Ghettos in Denmark: to be or not to be?

Mjølnerparken, Copenhagen, has been removed from the list of “transformation areas”. Under Denmark’s 2018 “Ghetto Package” of laws, these areas are subject to a requirement to reduce not-for-profit family housing to a maximum of 40% by the year 2030.

This has led to demolitions and evictions affecting communities across the country. Residents in Mjølnerparken have been fighting back through litigation filed in May 2020, and even though the area is now off the list because the number of residents has been reduced. The “Ghetto Package” is based on a State-made distinction between those of so-called “Western” and “non-Western” background – a categorization, which has already been condemned by international bodies. “Transformation areas” have met the criteria of a “ghetto” for five or more years.
Groups of residents from Mjølnerparken, Copenhagen, are taking legal action against the Danish Ministry of Social Affairs, Housing and the Elderly.

The case is significant because the residents are challenging the Ministry’s approval of a development plan made under Denmark’s “Ghetto Package” of legislation.

The residents are seeking a declaration that the Ministry’s approval of the plan is unlawful because it is discriminatory (under domestic law, European Union (“EU”) law and the European Convention on Human Rights (“ECHR”)) and violates their fundamental rights, including the right to respect for their homes.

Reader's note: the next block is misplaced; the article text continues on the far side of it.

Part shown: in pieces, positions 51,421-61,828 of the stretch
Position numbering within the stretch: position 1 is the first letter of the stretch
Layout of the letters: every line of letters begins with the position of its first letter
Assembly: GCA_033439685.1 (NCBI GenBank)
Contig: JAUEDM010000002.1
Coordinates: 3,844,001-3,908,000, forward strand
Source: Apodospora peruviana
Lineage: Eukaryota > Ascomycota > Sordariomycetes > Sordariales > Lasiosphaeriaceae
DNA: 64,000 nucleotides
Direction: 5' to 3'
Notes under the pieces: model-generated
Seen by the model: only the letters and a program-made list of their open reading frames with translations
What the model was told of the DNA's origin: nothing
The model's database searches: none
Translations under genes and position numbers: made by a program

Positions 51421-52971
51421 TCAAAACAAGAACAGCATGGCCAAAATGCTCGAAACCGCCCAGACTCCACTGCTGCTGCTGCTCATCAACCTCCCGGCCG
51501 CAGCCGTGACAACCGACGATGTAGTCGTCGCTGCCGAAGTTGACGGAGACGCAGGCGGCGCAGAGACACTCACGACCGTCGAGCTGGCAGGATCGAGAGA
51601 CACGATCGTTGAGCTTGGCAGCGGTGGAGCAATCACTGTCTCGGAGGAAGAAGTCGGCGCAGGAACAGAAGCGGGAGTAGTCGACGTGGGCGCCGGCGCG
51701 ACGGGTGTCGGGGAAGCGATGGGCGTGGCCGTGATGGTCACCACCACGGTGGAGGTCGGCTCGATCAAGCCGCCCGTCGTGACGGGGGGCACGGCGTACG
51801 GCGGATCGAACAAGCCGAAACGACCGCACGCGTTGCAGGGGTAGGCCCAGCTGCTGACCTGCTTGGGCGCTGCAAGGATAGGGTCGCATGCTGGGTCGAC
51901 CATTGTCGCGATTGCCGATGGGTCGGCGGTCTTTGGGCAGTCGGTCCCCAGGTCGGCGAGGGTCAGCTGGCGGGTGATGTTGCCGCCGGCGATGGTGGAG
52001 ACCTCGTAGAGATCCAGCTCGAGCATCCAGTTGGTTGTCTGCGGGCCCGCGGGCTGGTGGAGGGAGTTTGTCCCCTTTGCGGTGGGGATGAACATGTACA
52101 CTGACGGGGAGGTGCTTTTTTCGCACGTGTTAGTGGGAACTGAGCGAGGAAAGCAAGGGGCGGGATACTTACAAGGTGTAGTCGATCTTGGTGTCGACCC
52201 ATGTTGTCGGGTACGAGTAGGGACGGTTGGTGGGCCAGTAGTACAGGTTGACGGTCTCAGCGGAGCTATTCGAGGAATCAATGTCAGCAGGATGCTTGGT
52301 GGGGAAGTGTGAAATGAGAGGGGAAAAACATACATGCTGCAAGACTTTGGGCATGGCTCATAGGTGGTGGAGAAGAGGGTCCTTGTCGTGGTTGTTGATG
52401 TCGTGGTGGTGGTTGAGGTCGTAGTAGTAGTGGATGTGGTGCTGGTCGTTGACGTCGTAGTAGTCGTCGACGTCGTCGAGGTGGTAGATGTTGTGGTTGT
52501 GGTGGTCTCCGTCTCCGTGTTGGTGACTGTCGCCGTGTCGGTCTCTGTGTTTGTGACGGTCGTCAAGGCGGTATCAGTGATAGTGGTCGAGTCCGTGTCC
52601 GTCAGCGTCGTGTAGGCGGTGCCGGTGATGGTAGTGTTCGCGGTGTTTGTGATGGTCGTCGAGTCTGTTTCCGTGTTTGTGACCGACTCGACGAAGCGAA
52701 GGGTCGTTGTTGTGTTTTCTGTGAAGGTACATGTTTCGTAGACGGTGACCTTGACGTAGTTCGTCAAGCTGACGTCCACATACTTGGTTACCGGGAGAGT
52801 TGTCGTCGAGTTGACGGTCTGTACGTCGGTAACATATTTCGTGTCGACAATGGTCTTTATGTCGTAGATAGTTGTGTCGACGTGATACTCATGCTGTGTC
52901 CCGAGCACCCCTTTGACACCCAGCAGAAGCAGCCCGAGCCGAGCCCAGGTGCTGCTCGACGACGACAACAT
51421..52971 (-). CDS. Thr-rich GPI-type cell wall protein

Together with third party intervenors, the Danish Institute of Human Rights and two UN Special Rapporteurs, the residents asked the Eastern High Court to refer the case to the Court of Justice of the European Union (“CJEU”) in Luxembourg. In particular, they are seeking a ruling from the CJEU on the correct interpretation of the Race Equality Directive including in relation to “non-Western” background.

Written observations were filed before the CJEU on 27 October 2023. The next step will likely be an oral hearing in 2024.

22. December 2023

CJEU 417/23
Comm: CJEU